Last week, Fox News removed Bill O’Reilly, host of “The O’Reilly Factor,” from the network due to sexual harassment allegations that emerged in early April.
Notably this also took place after 50 advertisers pulled their support from O’Reilly’s show since April 1.
Although this is a positive step for Fox, as it creates a better workplace environment, the Editorial Board worries this didn’t take place solely because of the allegations but because of the loss of advertising revenue.
On April 1, the New York Times reported 21st Century Fox and O’Reilly had paid out roughly $13 million combined in five sexual harassment settlements.
After the April 1 article was published, 21st Century Fox enlisted a law firm to investigate O’Reilly’s workplace behavior. Additionally, since its publication, other women have come forward with complaints against O’Reilly.
Sometime last week, the company decided to fire him.
The Editorial Board finds it hard to believe Fox and the Murdochs — Rupert and Lachlan, the co-chairmen of 21st Century Fox — needed an investigation to ascertain whether O’Reilly had been harassing female employees and guests at Fox.
If the settlements are any indication, they’ve known about how he treats women for a long time now. The earliest settlement dates back to 2002, but the network didn’t know about that one, which O’Reilly settled privately, until the Times reported it. They were, however, aware of a settlement that took place in 2004.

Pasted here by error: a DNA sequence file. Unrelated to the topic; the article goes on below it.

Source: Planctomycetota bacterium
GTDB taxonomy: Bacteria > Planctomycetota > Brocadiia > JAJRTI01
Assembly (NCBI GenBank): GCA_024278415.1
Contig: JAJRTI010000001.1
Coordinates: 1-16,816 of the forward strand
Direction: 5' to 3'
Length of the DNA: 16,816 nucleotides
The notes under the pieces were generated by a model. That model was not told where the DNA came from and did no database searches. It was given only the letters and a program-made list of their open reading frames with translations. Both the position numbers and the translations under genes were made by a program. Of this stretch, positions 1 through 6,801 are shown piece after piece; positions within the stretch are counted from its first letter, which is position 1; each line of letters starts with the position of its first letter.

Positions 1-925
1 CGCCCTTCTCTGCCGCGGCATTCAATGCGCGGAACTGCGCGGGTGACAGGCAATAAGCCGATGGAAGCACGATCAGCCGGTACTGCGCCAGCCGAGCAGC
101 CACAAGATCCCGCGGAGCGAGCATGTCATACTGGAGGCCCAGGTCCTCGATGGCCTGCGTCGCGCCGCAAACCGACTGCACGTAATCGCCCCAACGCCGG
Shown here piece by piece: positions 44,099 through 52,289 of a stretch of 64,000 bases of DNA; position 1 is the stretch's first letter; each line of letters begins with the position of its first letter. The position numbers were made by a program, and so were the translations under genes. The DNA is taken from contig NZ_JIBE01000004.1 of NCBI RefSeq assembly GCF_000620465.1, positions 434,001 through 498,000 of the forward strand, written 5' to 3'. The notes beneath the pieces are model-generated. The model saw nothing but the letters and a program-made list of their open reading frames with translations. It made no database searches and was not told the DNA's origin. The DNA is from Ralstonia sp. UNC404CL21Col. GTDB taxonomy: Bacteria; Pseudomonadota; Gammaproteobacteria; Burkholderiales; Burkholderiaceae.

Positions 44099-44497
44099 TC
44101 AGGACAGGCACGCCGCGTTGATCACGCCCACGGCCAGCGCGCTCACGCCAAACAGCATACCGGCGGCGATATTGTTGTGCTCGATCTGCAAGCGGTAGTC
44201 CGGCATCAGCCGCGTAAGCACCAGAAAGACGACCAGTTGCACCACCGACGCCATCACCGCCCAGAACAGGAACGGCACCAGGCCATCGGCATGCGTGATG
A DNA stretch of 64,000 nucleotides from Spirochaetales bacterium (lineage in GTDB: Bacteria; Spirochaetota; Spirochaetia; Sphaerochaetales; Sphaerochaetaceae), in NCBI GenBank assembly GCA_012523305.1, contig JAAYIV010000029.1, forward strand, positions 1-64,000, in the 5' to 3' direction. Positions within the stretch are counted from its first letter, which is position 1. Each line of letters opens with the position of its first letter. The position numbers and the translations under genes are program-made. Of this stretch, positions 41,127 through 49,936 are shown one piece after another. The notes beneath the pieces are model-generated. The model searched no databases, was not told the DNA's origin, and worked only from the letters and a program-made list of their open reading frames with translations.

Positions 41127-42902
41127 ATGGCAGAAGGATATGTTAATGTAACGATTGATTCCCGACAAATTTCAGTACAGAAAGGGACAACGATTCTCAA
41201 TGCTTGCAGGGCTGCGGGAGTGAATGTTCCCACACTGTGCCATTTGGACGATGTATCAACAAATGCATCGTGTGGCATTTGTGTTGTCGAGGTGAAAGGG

If the Murdochs and the other stakeholders in the company truly cared about the poor treatment of women within their news outlet, they would have worked to change the workplace culture years ago — not after news of all five settlements surfaced.
After Fox News chairman Roger Ailes was removed from his position on similar allegations last July, Lachlan and James Murdoch, the co-chairmen of 21st Century Fox, made a press release in which they said, “We continue our commitment to maintaining a work environment based on trust and respect. We take seriously our responsibility to uphold these traditional, long-standing values of our company.”
Upholding these values should happen regardless of whether the misdemeanors of the network’s hotshots and executives are made public. And they definitely should be upheld based on standards of workplace decency — not based on how many advertisers remove their support after the dirty laundry is aired.
Granted, it’s good that Fox finally dealt with this. Wendy Walsh, one of the women who made a complaint against O’Reilly, made a comment after the news of O’Reilly’s departure: “Today, we have entered a new era in workplace politics.”
Yes, it’s good that O’Reilly was finally held accountable for his actions, but perhaps his reckoning should have come a little sooner.